Studio: international art — 22.1901

Page: 36
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1 cm
" Elm Bank;' York

definite green dye, but is of cool green thoroughly
warmed by surface lights. In short, Mr. Blashfield
employs the surface lights and the mutable envelope
of half shadow to add variety to the tones already
various. In the foreground, on each side, a nude
child holds an escutcheon through which is en-
twined the streamers on which is inscribed the
motto, "Uphold the Right, Prevent the Wrong."
Above the group, in the act of crowning Justice,
are two floating female figures, one in pink, the
other in green diaphanous drapery. We reproduce
the artist's study for the head of one of these
figures, which rivals in its beauty, its earnestness
and its seriousness the face of Justice itself. But
there is this subtle distinction between the head
of Justice and this head : while Justice is hand-
some, its beauty is more elusive ; it is full of the
indefinable beauty of a Leonardo da Vinci.

Mr. Blashfield, who has frequently lectured upon
the Decorative Art of the Italian Renaissance before
Harvard and Yale Colleges and various artistic insti-
tutions, is a member of the Society of Mural Painters,
the Architectural League, the Society of American
Artists (of which he was at one time President), and
was elected Academician of the National Academy
of Design in 1888. Ernest Knaufft.


" Elm Bank," Mr. Sidney Leetham's house at
York, which has recently been redecorated, is a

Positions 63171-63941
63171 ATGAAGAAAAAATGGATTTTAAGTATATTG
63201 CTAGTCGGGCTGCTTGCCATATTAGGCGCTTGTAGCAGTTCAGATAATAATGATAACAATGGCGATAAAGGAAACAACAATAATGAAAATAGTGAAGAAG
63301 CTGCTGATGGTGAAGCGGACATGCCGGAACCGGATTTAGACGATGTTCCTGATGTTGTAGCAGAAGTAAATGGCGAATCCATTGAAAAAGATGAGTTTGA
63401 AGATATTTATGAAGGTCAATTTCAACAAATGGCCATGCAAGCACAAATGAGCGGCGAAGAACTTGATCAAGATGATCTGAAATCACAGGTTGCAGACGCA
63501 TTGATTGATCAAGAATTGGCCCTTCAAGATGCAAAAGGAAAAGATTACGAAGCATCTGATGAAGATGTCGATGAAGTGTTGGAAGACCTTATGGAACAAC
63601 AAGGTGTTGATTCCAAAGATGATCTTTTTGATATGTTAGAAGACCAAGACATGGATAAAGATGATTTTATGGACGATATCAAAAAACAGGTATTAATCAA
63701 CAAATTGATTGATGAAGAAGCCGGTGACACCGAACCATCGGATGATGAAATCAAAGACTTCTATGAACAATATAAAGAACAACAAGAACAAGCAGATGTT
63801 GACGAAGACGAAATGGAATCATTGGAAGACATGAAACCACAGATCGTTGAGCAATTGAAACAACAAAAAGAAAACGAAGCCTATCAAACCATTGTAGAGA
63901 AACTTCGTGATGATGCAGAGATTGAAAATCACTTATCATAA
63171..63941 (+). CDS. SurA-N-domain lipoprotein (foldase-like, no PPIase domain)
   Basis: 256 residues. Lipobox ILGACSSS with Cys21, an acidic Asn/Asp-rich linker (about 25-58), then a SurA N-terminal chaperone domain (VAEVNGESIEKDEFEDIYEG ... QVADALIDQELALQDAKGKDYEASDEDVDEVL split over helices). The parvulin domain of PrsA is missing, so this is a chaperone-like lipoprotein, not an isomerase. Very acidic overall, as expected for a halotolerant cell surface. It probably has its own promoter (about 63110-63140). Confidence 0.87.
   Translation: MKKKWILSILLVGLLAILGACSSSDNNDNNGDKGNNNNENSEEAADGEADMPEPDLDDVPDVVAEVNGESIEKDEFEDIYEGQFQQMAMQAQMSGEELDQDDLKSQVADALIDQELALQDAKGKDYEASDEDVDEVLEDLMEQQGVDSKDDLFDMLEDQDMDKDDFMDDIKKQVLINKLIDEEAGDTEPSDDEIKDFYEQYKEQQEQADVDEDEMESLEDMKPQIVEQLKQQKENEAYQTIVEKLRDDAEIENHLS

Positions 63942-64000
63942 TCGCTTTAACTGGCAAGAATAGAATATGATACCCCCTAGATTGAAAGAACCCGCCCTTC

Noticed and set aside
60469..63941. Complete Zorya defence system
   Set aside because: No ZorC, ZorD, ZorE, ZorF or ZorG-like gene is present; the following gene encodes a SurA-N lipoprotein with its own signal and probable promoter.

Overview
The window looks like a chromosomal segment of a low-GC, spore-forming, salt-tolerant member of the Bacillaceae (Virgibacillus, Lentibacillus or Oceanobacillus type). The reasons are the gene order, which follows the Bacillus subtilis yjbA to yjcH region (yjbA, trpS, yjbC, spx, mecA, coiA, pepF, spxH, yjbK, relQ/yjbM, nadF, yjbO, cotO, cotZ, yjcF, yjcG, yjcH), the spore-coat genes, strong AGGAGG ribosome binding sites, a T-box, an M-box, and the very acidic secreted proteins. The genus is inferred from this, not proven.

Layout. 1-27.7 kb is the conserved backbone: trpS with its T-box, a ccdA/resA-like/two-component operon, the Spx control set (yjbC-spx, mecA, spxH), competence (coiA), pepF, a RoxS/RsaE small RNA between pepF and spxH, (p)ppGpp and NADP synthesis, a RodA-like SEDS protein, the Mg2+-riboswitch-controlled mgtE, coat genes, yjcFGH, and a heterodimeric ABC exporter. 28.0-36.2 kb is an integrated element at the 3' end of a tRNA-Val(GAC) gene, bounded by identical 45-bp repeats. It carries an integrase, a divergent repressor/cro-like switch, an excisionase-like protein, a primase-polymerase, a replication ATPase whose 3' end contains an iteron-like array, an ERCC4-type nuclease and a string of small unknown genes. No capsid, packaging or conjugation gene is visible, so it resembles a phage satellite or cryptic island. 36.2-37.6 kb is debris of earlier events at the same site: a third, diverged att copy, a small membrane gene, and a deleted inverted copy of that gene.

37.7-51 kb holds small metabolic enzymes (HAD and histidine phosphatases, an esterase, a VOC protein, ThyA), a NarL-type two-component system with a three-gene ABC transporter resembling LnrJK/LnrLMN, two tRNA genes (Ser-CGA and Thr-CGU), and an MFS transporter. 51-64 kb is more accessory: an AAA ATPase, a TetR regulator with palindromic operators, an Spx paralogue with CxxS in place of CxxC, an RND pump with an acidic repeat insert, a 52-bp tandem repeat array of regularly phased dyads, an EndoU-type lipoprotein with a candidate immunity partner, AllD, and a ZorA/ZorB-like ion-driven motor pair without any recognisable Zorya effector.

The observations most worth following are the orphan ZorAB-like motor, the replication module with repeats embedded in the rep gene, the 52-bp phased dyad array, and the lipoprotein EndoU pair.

good example 01 satisfactory results obtained
by a judicious coalition of architect and decorator.
In a short description of work of this kind, it
would be difficult and unnecessary to attempt the
task of assigning the precise authorship of each
particular feature. It may be said, however, in a
general way, that the architectural work, including
the details of wall framing, chimney-pieces, stair-
cases, gallery, and portion of the fixed furniture,
are due to Messrs. W. G. and A. J. Penty, while to
Mr. George Walton belongs the credit of the taste-
ful colour scheme, the decorative work, such as the
drawing-room frieze and the mosaic panel over the
chimney-piece in the same room, and other mural
decorations, and most of the furniture.

The entrance hall is panelled in oak with a
brown frieze or vault background, the ornament
being yellow brown outlined in black.

The wood-work of the inner hall is oak, and the
painted plaster panels are enriched with decora-
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